Ephippion guttiferum (Bennett, 1831) accepted as Ephippion guttifer (Bennett, 1831) (additional source)
Fistularia commersonii Rüppell, 1838 (additional source)
Fistularia petimba Lacepède, 1803 (additional source)
Galeocerdo cuvier (Péron & Lesueur, 1822) (additional source)
Galeus atlanticus (Vaillant, 1888) (additional source)
Hemiramphus far (Forsskål, 1775) (additional source)
Heniochus intermedius Steindachner, 1893 (additional source)
Herklotsichthys punctatus (Rüppell, 1837) (additional source)
Hippocampus fuscus Rüppell, 1838 accepted as Hippocampus kuda Bleeker, 1852 (additional source)
Holocentrum rubrum (Forsskål, 1775) accepted as Sargocentron rubrum (Forsskål, 1775) (additional source)
Hyporhamphus affinis (Günther, 1866) (additional source)
Lagocephalus sceleratus (Gmelin, 1789) (additional source)
Lagocephalus spadiceus (Richardson, 1845) (additional source)
Lagocephalus suezensis Clark & Gohar, 1953 (additional source)
Leiognathus klunzingeri (Steindachner, 1898) accepted as Equulites klunzingeri (Steindachner, 1898) (additional source)
Lipophrys pholis (Linnaeus, 1758) (additional source)
Liza carinata (Valenciennes, 1836) accepted as Planiliza carinata (Valenciennes, 1836) (additional source)
Lutjanus argentimaculatus (Forsskål, 1775) (additional source)
Muraenesox cinereus (Forsskål, 1775) (additional source)
Nemipterus japonicus (Bloch, 1791) (additional source)
Omobranchus punctatus (Valenciennes, 1836) (additional source)
Oxyurichthys papuensis (Valenciennes, 1837) (additional source)
Papilloculiceps longiceps (Cuvier, 1829) (additional source)
Parexocoetus mento (Valenciennes, 1847) (additional source)
Pelates quadrilineatus (Bloch, 1790) (additional source)
Petroscirtes ancylodon Rüppell, 1835 (additional source)
Pinguipes brasilianus Cuvier, 1829 (additional source)
Pisodonophis semicinctus (Richardson, 1848) (additional source)
Platycephalus indicus (Linnaeus, 1758) (additional source)
Plotosus lineatus (Thunberg, 1787) (additional source)
Pomadasys stridens (Forsskål, 1775) (additional source)
Priacanthus hamrur (Forsskål, 1775) (additional source)
Pristis pectinata Latham, 1794 (additional source)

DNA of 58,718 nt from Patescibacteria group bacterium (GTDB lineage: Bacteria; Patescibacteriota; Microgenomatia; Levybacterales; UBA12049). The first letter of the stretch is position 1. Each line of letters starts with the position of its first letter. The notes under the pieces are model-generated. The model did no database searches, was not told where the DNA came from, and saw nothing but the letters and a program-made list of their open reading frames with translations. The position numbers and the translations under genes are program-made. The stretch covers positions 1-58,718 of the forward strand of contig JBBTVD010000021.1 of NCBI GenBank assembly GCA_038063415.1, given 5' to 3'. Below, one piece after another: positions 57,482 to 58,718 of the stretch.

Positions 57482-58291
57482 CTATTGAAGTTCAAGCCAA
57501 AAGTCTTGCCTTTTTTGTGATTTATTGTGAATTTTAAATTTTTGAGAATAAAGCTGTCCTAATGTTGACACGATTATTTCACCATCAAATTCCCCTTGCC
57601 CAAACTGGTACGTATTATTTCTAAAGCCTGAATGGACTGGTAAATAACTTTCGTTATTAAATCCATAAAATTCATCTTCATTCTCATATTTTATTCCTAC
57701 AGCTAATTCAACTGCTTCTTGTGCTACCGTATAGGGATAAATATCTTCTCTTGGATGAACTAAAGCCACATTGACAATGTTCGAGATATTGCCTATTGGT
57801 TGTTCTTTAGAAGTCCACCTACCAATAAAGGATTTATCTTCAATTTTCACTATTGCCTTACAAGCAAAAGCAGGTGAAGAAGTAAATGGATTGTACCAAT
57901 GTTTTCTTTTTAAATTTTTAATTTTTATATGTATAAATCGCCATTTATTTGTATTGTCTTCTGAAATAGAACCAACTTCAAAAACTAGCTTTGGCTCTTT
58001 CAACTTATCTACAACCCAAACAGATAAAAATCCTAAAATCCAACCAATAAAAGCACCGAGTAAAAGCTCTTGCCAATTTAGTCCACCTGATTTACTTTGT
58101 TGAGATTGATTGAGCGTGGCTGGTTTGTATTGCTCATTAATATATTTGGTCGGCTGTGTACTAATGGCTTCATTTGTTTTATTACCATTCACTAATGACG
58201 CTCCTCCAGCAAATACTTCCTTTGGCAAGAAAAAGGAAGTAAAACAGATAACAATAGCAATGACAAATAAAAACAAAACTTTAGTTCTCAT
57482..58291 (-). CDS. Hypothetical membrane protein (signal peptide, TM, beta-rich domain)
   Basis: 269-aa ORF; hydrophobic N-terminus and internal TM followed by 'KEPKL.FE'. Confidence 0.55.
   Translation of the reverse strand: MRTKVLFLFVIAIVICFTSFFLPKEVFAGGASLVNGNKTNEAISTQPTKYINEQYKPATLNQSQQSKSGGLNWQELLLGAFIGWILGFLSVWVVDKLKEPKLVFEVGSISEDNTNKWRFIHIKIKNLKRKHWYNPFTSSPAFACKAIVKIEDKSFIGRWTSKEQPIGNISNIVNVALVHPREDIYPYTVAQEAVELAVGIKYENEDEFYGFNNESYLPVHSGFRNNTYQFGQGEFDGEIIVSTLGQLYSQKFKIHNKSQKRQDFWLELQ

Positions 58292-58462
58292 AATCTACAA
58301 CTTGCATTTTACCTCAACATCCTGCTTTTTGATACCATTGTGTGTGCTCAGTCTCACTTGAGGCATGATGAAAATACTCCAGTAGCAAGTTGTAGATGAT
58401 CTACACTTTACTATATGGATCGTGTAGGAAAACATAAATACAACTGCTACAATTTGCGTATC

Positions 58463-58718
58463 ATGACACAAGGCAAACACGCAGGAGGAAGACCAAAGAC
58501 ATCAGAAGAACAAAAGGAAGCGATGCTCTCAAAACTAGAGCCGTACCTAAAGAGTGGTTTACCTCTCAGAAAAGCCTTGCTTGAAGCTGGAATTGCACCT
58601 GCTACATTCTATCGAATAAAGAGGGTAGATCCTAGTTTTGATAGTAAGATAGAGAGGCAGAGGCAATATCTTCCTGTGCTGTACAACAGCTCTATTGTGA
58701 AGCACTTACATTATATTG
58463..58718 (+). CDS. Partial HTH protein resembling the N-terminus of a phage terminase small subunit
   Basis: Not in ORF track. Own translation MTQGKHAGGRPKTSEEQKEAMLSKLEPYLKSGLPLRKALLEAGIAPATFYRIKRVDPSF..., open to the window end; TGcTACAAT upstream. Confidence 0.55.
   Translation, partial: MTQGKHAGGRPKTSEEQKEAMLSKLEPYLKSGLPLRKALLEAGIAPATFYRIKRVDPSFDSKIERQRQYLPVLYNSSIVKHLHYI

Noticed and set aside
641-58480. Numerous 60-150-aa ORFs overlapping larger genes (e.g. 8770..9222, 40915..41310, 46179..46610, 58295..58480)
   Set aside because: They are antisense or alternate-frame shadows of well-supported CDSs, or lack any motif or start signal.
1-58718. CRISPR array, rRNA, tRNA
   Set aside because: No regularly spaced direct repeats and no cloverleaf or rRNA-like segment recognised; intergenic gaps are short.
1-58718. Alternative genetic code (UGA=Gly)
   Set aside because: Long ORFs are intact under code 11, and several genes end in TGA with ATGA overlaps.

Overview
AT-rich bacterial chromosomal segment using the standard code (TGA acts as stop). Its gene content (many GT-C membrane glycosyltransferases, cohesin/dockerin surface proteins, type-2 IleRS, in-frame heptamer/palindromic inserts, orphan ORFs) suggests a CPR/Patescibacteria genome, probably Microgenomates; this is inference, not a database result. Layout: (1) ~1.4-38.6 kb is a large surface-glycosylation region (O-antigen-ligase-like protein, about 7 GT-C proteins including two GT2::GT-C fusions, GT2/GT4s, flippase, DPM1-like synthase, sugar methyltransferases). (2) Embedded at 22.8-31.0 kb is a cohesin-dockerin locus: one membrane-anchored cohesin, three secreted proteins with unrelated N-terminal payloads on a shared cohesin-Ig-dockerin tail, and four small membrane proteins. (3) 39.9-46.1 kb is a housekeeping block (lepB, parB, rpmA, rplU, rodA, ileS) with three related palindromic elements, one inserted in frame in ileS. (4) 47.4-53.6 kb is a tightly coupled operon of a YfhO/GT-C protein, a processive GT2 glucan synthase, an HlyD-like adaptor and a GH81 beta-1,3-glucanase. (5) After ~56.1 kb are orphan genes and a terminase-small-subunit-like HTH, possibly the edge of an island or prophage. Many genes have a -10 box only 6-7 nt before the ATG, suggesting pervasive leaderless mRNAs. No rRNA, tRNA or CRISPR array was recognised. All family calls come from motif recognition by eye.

Pteragogus pelycus Randall, 1981 (additional source)
Pterois miles (Bennett, 1828) (additional source)
Rachycentron canadum (Linnaeus, 1766) (additional source)
Rastrelliger kanagurta (Cuvier, 1816) (additional source)
Rhabdosargus haffara (Forsskål, 1775) (additional source)
Rhizoprionodon acutus (Rüppell, 1837) (additional source)
Rhynchoconger trewavasae Ben-Tuvia, 1993 (additional source)
Scarus ghobban Forsskål, 1775 (additional source)
Scomberomorus commerson (Lacepède, 1800) (additional source)
Seriola fasciata (Bloch, 1793) (additional source)
Seriola rivoliana Valenciennes, 1833 (additional source)
Siganus luridus (Rüppell, 1829) (additional source)
Siganus rivulatus Forsskål & Niebuhr, 1775 (additional source)
Silhouetta aegyptia (Chabanaud, 1933) accepted as Silhouettea aegyptia (Chabanaud, 1933) (additional source)
Sillago sihama (Forsskål, 1775) (additional source)
Sorsogona prionota (Sauvage, 1873) (additional source)
Sphoeroides pachygaster (Müller & Troschel, 1848) (additional source)
Sphyraena chrysotaenia Klunzinger, 1884 (additional source)
Sphyraena flavicauda Rüppell, 1838 (additional source)
Spratelloides delicatulus (Bennett, 1832) (additional source)
Squalus megalops (MacLeay, 1881) (additional source)
Stephanolepis diaspros Fraser-Brunner, 1940 (additional source)
Synaptura lusitanica de Brito Capello, 1868 accepted as Dagetichthys lusitanicus (de Brito Capello, 1868) (additional source)
Tetrosomus gibbosus (Linnaeus, 1758) (additional source)
Torpedo fuscomaculata Peters, 1855 (additional source)
Torquigener flavimaculosus Hardy & Randall, 1983 (additional source)
Trachyscorpia cristulata (Goode & Bean, 1896) (additional source)
Tylerius spinosissimus (Regan, 1908) (additional source)
Tylosurus choram (Rüppell, 1837) (additional source)
Upeneus pori Ben-Tuvia & Golani, 1989 (additional source)